De-yellowing (Retrobrighting) plastics in computer gear: Is the Sun all you need?
Yellowed cases give our ancient computers “character”, right? Err...that's debatable. I expect most collectors (including me) would rather have them looking like they did out of the box all those years ago. Thankfully since around 2009, variations on a “Retrobright” remedy have been available, most of which involve using hydrogen peroxide, UV light and laundry activators to reverse the effect. I’ve experimented with this myself with good results. Disappointingly, I’ve also found the Retrobrighted items can re-yellow over time even though stored in almost complete darkness!
One of the hazards of using hydrogen peroxide and laundry activators for de-yellowing is the damage to the plastic that can occur. For instance coloured cases can show a spotty “bloom” if the retrobrighting process is overcooked (i.e. too long a exposure or too much peroxide or activator). It's also a relatively messy process and the ingredients can be hard to source.
Recently, discussion forums and videos have suggested sunlight alone is all that’s needed for yellow in the plastics to fade. This seemed to be a safer and less messy solution to the yellowing problem. At the height of a New Zealand summer, I decided to give it a go.
I selected four items that clearly showed yellowing. An Atari XE130 (actually more a greening than yellowing!), an Acorn 400 keyboard (cheese-yellow!), a VIC-20 and a Mac 128. The Atari and VIC-20 had been retrobrighted by conventional means in 2009 however, both had returned to their yellowed states (see the links above).
The "sunbathing" happened over a week in early February (our mid-summer). Two days of that week were cloudy and the items were not put out. However, five days were fine and on those days the units stayed out for about 6 hours each day. Average temperature was around 26 degrees C or so.
The Mac 128 was put out towards late February. It had about the same exposure, but temperatures were a little cooler at 22 degrees or so, and the sun just a little lower in the sky.
The photos show what happened. I tried to take the photos comparing each unit in more or less the same place and under the same lighting conditions. My camera made some automatic decisions on exposure though as you can tell from the background. However, the photos pretty much show the comparative degree of yellowing (or non-yellowing) visible to the eye.
(i) Atari XE 130
This was a great result. The machine went a long way towards returning to its original colour.
Photo 1. Atari XE 130 before 5 days in the hot sun
Photo 2. Atari XE 130 after 5 days in the hot sun
Another great result. From yellow to white.
Photo 3. VIC-20 before 5 days in the hot sun
Photo 4. VIC-20 after 5 days in the hot sun
(iii) Acorn 400 keyboard
Amazing! The case went from cheese yellow to a pale cream. It's no longer an embarrassment!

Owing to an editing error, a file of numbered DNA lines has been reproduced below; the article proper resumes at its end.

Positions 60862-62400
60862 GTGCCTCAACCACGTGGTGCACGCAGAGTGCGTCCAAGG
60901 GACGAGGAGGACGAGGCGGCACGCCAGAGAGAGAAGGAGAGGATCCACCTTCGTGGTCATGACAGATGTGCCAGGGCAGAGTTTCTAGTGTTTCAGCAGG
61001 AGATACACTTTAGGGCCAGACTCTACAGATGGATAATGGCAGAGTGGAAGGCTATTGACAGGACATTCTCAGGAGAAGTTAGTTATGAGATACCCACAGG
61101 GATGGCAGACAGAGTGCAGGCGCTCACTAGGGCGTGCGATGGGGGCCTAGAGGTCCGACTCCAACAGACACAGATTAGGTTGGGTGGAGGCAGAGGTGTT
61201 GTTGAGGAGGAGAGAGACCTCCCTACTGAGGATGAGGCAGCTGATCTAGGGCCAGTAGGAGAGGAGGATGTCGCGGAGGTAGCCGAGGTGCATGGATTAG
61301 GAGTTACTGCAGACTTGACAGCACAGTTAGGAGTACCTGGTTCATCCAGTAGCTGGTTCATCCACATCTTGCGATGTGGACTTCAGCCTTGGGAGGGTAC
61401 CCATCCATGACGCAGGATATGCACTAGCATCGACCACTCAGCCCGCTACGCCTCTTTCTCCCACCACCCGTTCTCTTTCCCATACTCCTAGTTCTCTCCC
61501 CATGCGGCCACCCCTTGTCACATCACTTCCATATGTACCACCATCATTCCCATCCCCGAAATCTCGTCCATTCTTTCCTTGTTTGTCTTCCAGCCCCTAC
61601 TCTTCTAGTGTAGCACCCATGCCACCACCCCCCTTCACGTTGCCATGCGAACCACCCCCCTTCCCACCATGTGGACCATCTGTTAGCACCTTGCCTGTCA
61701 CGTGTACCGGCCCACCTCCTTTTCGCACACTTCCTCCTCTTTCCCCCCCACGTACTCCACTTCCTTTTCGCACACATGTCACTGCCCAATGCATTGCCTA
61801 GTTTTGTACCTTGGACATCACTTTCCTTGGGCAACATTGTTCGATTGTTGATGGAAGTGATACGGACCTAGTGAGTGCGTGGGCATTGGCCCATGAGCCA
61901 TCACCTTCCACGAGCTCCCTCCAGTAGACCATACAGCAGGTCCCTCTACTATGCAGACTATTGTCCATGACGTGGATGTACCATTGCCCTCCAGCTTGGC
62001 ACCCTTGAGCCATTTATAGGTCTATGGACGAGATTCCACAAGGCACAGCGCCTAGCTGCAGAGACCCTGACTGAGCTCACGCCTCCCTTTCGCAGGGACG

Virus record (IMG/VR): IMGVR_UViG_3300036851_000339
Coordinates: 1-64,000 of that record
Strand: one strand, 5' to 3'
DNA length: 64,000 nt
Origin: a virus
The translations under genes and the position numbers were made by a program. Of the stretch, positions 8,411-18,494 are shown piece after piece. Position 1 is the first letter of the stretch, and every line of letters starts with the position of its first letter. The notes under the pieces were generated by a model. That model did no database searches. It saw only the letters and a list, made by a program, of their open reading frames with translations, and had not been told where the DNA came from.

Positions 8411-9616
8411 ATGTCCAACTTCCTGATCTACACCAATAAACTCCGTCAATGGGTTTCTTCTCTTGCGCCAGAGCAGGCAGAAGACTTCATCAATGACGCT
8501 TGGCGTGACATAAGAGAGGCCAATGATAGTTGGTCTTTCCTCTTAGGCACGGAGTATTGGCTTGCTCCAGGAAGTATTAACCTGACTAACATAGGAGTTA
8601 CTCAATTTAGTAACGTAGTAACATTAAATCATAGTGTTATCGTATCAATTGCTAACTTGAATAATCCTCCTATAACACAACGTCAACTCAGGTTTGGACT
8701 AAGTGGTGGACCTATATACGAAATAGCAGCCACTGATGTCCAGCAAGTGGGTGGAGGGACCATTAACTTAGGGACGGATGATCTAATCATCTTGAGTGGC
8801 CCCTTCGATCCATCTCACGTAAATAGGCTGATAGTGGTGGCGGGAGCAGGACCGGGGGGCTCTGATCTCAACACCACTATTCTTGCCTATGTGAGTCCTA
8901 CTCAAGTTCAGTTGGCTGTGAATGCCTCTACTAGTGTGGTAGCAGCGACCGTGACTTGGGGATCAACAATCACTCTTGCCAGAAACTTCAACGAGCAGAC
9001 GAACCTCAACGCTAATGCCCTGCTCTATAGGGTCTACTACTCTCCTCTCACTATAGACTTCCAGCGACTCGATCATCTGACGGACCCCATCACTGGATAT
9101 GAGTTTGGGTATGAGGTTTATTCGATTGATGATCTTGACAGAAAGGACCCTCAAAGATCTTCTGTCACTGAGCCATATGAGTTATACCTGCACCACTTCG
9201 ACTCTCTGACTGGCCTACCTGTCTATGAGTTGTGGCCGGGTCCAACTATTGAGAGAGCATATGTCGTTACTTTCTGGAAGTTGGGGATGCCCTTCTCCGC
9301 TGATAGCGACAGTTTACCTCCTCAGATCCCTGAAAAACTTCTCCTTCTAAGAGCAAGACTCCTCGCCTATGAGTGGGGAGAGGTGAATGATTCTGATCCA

Photo 5. Acorn 400 Keyboard before 5 days in the hot sun
Photo 6. Acorn 400 Keyboard after 5 days in the hot sun
Photo 7. Area of the keyboard showing original colour where label had been – before 5 days in the hot sun
Photo 8. Area of the keyboard showing original colour where label had been – after 5 days in the hot sun
(iv) Mac 128
The result here was not quite as dramatic. There WAS some fading of the yellow…from cheese-yellow to a cream-yellow. The result can be seen in these two before-and-after flash photos. The flash tends to overplay the yellowing somewhat.
Photo 9. Mac before 5 days in the hot sun (taken with a flash)
Photo 10. Mac after 5 days in the hot sun (taken with a flash)
I wrapped the exercise up after a week both times because no further deyellowing seemed to be taking place. The deyellowing never seemed absolutely complete, although it’s hard to ascertain this, as I don’t have original pristine units to compare my ones with. The VIC020 faded to a very, very light cream colour, but not back to completely white. The Atari XE 130 seemed to still have a "ever-so-slight" tinge of green in a corner, and its spacebar was still dark. The Acorn keyboard didn't quite get back to that original colour as revealed in that area where a sticker used to lie.
However, all results were good enough!
Sunlight in New Zealand has very high UV levels. I’m satisfied that sunlight alone (at least in a NZ summer) can indeed de-yellow these plastics, although the process seems to plateau before items are fully deyellowed.
I felt that heat played an important role here. I’m wondering if the less-than-impressive Mac result reflects the fact that the days were getting cooler, and the sun was just a little less intense.
Why does sunlight only work? Nowadays there seems to be a lot of contradictory information/debate about what causes the yellowing process in the first place, the role of hydrogen peroxide, activators and UV light in deyellowing, and why yellowing sometimes returns. Do some Google trawling and you'll see what I mean. I’ll let those more qualified than me continue to debate this. Certainly, the UV in sunlight is known to bleach plastics, flooring and fabrics (i.e. turn them pale), so I suspect that is what is going on here.
Long term exposure to sunlight does weaken plastic. Just consider those ubiquitous white garden chairs and what condition they are in after a number summer seasons. They become brittle. Is it safe then to leave computers in the sun for a week or so? I’m happy to take that chance. Five days in the sun is a relatively short exposure and I didn’t notice any obvious weakening of the plastic. Certainly sunbathing is likely to be LESS hard on plastics than full-on retrobrighting with chemicals.
It’s a method I’ll now use for my remaining yellowed items. Roll on the next New Zealand summer. However, it will be interesting to see if this deyellowing effect is just temporary like the last one.
20th March, 2020